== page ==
Sen. Lamar Alexander (R-TN) reportedly procured an earmark in the Fiscal Year 2009 Interior Appropriations bill for a museum that would use taxpayer resources to travel around the state with an exhibit on Alexander’s political career.
“Senator Alexander inserted a $400,000 earmark for the Tennessee State Museum into the FY 2009 Interior Appropriations bill,” Red State’s Daniel Horowitz reports. Horowitz links off to an official Office of Management and Budget (OMB) website that shows the earmark Alexander acquired for the museum.
On Thursday evening, Nashville’s News Channel 5 investigative reporter Ben Hall uncovered that Alexander’s re-election campaign was working with the taxpayer-funded museum to roll out the exhibit. The museum canceled the planned exhibit abruptly once Hall began asking questions about the process. Emails showed the campaign working with museum officials to put the exhibit together.
The museum’s executive director said in her interview with the local news outlet that no taxpayer money, only private funding, would have been used for the Alexander exhibit.
The exhibit would have cost about $44,000 and focused on Alexander’s long political career. As a result of the local news investigation, the museum has postponed the exhibit until after the 2014 elections.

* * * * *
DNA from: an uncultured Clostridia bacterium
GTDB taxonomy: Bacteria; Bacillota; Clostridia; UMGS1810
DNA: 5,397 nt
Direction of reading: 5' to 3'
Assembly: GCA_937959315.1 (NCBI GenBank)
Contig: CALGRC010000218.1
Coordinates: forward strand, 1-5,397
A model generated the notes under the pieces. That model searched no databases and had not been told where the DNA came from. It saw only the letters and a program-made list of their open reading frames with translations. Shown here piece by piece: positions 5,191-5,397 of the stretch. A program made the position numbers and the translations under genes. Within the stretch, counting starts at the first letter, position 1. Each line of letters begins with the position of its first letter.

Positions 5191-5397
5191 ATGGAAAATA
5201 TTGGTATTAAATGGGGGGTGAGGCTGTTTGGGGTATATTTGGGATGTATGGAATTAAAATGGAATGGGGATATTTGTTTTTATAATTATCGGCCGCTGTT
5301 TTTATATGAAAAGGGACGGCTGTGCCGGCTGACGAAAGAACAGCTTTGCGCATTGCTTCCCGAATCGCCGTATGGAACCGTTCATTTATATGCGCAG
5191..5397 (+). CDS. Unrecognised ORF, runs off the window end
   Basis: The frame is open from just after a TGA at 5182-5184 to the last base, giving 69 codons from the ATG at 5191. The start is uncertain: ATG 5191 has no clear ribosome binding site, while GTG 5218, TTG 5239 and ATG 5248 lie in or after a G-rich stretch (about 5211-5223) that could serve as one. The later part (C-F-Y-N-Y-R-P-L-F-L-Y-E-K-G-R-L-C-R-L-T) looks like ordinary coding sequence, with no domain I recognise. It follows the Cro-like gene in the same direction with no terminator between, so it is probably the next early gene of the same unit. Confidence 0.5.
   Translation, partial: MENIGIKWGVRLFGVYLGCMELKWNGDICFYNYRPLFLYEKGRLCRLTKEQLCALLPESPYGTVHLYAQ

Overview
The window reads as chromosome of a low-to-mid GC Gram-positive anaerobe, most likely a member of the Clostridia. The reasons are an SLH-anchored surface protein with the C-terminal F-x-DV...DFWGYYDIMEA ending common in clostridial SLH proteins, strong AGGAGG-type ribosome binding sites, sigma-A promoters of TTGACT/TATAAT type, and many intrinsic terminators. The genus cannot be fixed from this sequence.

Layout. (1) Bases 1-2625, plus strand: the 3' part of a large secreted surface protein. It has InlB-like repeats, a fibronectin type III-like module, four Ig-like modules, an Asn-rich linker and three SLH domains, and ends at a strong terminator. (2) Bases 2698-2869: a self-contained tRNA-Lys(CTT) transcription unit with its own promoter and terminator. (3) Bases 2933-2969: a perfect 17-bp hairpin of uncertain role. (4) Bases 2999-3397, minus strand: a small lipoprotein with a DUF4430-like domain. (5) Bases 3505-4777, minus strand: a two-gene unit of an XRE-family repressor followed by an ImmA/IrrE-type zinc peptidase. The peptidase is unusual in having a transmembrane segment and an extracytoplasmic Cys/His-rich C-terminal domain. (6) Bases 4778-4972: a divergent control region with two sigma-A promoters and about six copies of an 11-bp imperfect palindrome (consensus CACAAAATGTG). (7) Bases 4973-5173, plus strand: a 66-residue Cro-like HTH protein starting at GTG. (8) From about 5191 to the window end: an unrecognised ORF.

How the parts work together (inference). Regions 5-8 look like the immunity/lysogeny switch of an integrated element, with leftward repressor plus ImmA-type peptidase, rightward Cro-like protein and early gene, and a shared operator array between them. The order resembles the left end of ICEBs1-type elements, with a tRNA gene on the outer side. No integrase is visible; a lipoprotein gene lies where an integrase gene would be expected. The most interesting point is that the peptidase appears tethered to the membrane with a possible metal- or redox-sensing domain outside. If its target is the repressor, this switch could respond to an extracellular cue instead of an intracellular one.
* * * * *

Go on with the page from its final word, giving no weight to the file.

In response to this revelation, a spokesman for Alexander pointed Breitbart News to a 2013 document laying out the purpose of that $400,000 grant, seeming to indicate that since the grant was not directly for the Alexander exhibit, there was nothing wrong, as Horowitz implied in his article. “Mr. Pomeroy presented a report on the status of the museum’s Save America’s Treasures grant,” the document reads in part.
The museum received a federal allocation of $400,000 through a grant program operated by the National Park Service through the Department of the Interior. The purpose of the grant is for rehousing the museum’s collection into more stable storage conditions. Due to the recession, the museum has been able to purchase additional cabinets as the costs have been reduced from the quotes obtained for the original application. The museum has $100,000 remaining in its account, which will be used for compact storage. The grant contract is scheduled to close in July 2014. The museum’s staff hours committed toward the project serves as grant match for the rehousing project.
In the next paragraph, though, that document shows the same museum official who was coordinating the exhibit’s rollout with Alexander’s campaign officials, executive director Lois Riggins-Ezzell, helped the senator procure that $400,000 grant for the museum.
“Manager of Curatorial Planning Miranda Fraley was primarily responsible for organizing the application and has continued managing the grant by preparing the monitoring reports which are submitted on a scheduled basis to the Department of the Interior,” the document reads. “Mr. Pomeroy also credited TSM Executive Director Lois Riggins-Ezzell for her assistance in making U.S. Senator Sen. Lamar Alexander (R-TN) aware of the application.”